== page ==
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In rocky, snowy splendor, Utah's Wasatch Mountains rise as high as 12,000 feet above sea level, barely a mile east of the Utah County Courthouse in Provo, UT. Completed in 1926, and designed by Joseph Nelson of Provo, the neoclassic courthouse sits in the morning shadow of the great range. Yet even here, on this venerable building, in this seemingly pristine environment, the heavy hand of acid rain has left its destructive mark. People might think that acid rain is an unlikely culprit in Provo, which has a population of 105,000 and is located far from eastern industries, West Coast smog and vast cities that count their citizens in the millions. But unfortunately, the city was plagued by a Utah County steel mill -- now shut down and dismantled -- that had pumped pollution into the mountain air for decades, according to John Lambert of Abstract Masonry Restoration in Salt Lake City, UT, and Boston, MA. That pollution reacted with water and oxygen in the atmosphere to create mild solutions of sulphuric and nitric acids which fell -- and fall -- on Provo as acid rain.
"Utah County is one of the fastest growing areas in the country," said Lambert. "The steel plant is gone, but vehicle exhaust is taking its place." In 2006, with the acid-rain damage to the courthouse's limestone glaringly plain to see, the county turned to Lambert for help. As both historic restoration consultant and contractor, he was uniquely positioned to make recommendations, and then implement them exactly.
His prescription included a mild cleaning, careful removal of delaminating stone and treatment with solutions for acid-rain resistance and water repellency. Since the building was not very dirty, the Abstract Masonry Restoration crew limited their cleaning procedure to lightly pressurized steam and hot water. The same gentle washing technique removed loose stone, according to Lambert. "We only removed delaminated layers already so loose that a strong wind or fingernail could have taken them off," he said. One reason for the soft approach was the fragile nature of the stone itself, Lambert explained. "It's a beautiful white Sanpete County oolitic limestone," said Lambert. "But it's not the most practical building stone, since it's significantly softer and more porous than most of the higher quality limestones in the country."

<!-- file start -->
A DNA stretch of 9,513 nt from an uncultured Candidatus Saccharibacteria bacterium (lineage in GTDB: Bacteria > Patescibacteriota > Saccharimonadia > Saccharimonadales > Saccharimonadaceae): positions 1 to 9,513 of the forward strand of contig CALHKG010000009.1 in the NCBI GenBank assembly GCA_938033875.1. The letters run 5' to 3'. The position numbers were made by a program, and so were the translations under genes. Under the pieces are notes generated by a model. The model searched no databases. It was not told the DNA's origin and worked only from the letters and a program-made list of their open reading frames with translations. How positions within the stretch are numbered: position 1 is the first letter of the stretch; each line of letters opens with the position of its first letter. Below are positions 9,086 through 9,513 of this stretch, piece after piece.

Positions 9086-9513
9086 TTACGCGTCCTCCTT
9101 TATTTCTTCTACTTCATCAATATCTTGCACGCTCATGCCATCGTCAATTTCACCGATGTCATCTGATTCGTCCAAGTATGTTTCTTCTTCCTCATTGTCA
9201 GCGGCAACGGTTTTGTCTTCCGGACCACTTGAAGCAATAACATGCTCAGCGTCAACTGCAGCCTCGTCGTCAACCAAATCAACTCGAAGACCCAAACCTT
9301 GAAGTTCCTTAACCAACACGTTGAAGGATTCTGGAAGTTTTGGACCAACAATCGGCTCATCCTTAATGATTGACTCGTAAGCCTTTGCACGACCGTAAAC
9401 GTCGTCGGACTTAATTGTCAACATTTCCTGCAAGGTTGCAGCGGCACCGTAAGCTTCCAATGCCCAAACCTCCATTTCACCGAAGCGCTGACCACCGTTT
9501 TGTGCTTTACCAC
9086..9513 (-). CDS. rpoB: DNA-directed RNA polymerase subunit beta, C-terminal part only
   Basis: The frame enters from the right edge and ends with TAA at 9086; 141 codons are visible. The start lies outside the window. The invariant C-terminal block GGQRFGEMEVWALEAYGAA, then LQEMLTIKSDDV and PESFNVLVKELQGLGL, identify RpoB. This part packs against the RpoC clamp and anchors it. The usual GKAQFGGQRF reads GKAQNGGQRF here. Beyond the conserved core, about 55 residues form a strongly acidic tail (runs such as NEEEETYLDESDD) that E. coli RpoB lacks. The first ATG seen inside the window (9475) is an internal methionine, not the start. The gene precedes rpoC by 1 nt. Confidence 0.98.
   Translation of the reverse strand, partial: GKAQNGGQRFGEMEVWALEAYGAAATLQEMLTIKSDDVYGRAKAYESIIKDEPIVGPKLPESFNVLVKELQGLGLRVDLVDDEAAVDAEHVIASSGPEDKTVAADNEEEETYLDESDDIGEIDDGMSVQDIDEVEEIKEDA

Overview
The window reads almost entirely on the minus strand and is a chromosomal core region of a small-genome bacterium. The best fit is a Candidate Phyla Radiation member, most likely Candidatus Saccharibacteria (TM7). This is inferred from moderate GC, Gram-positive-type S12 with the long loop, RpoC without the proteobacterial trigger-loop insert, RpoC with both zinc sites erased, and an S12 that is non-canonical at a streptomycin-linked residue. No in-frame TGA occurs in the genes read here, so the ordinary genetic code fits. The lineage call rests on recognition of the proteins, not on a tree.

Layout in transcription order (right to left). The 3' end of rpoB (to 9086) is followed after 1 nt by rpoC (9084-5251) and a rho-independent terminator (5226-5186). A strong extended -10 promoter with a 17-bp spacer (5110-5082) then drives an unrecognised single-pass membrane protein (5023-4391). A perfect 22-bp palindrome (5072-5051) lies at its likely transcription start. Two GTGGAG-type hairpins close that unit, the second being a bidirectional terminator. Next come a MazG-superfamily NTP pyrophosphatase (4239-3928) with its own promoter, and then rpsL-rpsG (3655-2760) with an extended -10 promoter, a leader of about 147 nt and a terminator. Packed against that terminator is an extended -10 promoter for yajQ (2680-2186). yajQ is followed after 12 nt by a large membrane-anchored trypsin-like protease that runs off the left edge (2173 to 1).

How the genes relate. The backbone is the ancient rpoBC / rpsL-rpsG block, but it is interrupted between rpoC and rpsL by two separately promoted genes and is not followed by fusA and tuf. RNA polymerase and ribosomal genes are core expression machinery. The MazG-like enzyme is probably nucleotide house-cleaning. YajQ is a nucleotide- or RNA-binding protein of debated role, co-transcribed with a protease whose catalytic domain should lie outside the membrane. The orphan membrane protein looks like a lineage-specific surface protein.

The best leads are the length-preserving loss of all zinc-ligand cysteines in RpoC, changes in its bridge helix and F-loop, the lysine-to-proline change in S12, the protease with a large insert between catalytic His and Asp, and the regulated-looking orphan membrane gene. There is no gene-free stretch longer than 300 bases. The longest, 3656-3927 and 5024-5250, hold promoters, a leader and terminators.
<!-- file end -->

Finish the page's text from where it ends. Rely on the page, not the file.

Determining the right treatmentIn late June, with the building cleaned and prepped, Lambert's team began treatment with PROSOCO's Conservare HCT (Hydroxylating Conversion Treatment). The odorless, waterborne solution penetrates the limestone, creating a well-adhered and acid-resistant "conversion layer," which strengthens the limestone and dramatically increases its resistance to acid rain and normal weathering. The layer is microscopic. To see any change in the stone's surface, you have to magnify it about 500 times. Several weeks of testing preceded application to establish the most effective procedure, according to Lambert. The procedure included three consecutive applications of HCT with cure times of 30 minutes to an hour between, at a coverage rate of 30 square feet per gallon.
"We had two two-man crews with low-pressure sprayers, working from lifts," said Lambert. A fifth man was on the ground, coordinating and controlling. The crews followed each other. After one crew treated a section, they moved on to the next section. The next two-man crew let the section cure, then re-treated it, until the entire building had gotten three full "cycles," as well as a coating of PROSOCO's HCT Finishing Rinse. The rinse, also applied with low-pressure sprayers, completes the reaction that forms the conversion layer. The Abstract Masonry Restoration workers followed the HCT with application of Sure Klean Weatherseal Natural Stone Treatment, also from PROSOCO. The penetrating, breathable water-repellent is made specifically for calcareous stones -- limestone, marble and travertine.
"We chose Natural Stone Treatment after tests showed that it not only repelled water, but that it didn't affect the appearance of the stone," said Lambert. Even though the courthouse was treated with HCT, the Natural Stone Treatment still penetrated. Crew members gave the stone two applications, with the second coat going on minutes after the first -- a technique called "wet on wet."
Overcoming obstaclesProvo's arid climate posed a challenge. High desert sun, hot walls and humidity as low as 10% meant that the treatments could evaporate before they had a chance to penetrate. To avoid evaporation, the crews timed applications so that they were always in shade, and on walls that had either cooled down or had not yet gotten hot. By project's end, the team had strengthened and weatherproofed nearly 25,000 square feet of historic limestone -- preserving appearance and improving durability. It was a job that gave Lambert particular satisfaction.
"For years, I've witnessed the damaging effects of acid rain on our country's calcareous stone buildings," he said. "It's very gratifying to know that we've done all that current technology allows to properly preserve and protect -- an important element in the cultural heritage of the people of Utah."